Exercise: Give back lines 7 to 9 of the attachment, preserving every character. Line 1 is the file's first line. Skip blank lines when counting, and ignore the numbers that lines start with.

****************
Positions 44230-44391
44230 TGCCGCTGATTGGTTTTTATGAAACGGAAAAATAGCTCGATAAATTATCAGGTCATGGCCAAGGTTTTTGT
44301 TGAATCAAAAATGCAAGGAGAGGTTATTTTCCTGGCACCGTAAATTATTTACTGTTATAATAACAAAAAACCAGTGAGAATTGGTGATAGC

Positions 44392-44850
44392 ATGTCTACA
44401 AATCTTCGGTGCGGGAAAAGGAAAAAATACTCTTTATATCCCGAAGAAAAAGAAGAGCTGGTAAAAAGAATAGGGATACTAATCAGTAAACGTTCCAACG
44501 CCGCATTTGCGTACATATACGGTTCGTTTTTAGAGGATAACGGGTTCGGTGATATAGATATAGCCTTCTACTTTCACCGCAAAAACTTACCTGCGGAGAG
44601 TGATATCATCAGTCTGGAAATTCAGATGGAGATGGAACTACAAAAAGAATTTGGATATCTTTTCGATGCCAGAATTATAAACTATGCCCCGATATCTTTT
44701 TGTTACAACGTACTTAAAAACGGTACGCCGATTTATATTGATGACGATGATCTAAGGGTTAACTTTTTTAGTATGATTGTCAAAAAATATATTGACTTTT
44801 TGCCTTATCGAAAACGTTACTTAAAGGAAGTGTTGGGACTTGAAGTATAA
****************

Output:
44501 CCGCATTTGCGTACATATACGGTTCGTTTTTAGAGGATAACGGGTTCGGTGATATAGATATAGCCTTCTACTTTCACCGCAAAAACTTACCTGCGGAGAG
44601 TGATATCATCAGTCTGGAAATTCAGATGGAGATGGAACTACAAAAAGAATTTGGATATCTTTTCGATGCCAGAATTATAAACTATGCCCCGATATCTTTT
44701 TGTTACAACGTACTTAAAAACGGTACGCCGATTTATATTGATGACGATGATCTAAGGGTTAACTTTTTTAGTATGATTGTCAAAAAATATATTGACTTTT